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Digital Text Collections, Linguistic Research Data, and Mashups: Notes on the Legal Situation

  • Comprehensive data repositories are an essential part of practically all research carried out in the digital humanities nowadays. For example, library science, literary studies, and computational and corpus linguistics strongly depend on online archives that are highly sustainable and that contain not only digitized texts but also audio and video data as well as additional information such as metadata and arbitrary annotations. Current Web technologies, especially those that are related to what is commonly referred to as the Web 2.0, provide a number of novel functions such as multiuser editing or the inclusion of third-party content and applications that are also highly attractive for research applications in the areas mentioned above. Hand in hand with this development goes a high degree of legal uncertainty. The special nature of the data entails that, in quite a few cases, there are multiple holders of personal rights (mostly copyright) to different layers of data that often have different origins. This article discusses the legal problems of multiple authorships in private, commercial, and research environments. We also introduce significant differences between European and U.S. law with regard to the handling of this kind of data for scientific purposes.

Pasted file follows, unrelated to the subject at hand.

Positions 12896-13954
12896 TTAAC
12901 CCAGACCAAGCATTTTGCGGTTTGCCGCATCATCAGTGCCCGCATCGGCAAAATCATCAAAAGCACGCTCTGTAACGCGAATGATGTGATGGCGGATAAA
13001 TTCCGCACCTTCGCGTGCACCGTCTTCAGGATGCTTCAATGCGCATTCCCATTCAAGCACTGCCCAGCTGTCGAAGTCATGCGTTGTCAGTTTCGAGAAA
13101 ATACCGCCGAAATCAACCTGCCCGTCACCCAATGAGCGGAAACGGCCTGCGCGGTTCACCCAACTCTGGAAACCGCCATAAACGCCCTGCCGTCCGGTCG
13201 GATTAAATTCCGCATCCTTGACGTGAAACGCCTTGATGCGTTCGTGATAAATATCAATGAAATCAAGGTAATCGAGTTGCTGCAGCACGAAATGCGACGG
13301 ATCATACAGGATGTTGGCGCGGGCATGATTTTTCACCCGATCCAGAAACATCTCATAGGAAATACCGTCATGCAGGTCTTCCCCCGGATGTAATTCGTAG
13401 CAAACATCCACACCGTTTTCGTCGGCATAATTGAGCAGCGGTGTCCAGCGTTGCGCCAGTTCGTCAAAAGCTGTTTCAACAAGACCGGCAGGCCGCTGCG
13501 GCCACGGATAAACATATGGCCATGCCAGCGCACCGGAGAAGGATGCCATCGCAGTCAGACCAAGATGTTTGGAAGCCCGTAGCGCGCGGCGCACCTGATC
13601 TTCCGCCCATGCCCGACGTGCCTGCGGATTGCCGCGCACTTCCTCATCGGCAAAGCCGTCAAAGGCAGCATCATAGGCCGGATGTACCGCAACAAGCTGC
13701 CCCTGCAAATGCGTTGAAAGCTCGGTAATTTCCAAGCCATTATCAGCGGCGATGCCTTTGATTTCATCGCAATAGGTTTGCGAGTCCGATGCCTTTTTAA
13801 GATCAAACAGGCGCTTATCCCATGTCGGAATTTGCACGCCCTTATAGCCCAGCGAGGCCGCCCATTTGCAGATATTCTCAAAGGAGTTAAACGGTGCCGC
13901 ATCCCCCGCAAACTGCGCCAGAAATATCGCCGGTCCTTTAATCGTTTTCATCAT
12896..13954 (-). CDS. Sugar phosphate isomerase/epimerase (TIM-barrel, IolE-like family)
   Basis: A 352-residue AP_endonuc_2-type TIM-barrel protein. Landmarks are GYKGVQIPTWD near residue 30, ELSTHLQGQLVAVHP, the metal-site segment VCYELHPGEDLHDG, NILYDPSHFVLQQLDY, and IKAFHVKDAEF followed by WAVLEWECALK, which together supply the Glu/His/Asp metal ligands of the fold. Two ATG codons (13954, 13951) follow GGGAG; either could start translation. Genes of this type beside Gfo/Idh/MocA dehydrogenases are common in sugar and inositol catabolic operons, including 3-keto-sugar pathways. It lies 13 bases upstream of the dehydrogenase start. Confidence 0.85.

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Author:Timm Lehmberg, Georg Rehm, Andreas WittORCiDGND, Felix Zimmermann
Parent Title (English):Library Trends
Publisher:Johns Hopkins University Pres
Place of publication:Baltimore
Document Type:Article
Year of first Publication:2008
Date of Publication (online):2015/12/21
Tag:Digitale Sprachressourcen
GND Keyword:Datenschutz; Urheberrecht
First Page:52
Last Page:71
DDC classes:400 Sprache / 410 Linguistik
Open Access?:ja
Licence (English):License LogoCreative Commons - Attribution-NonCommercial-NoDerivs 4.0 International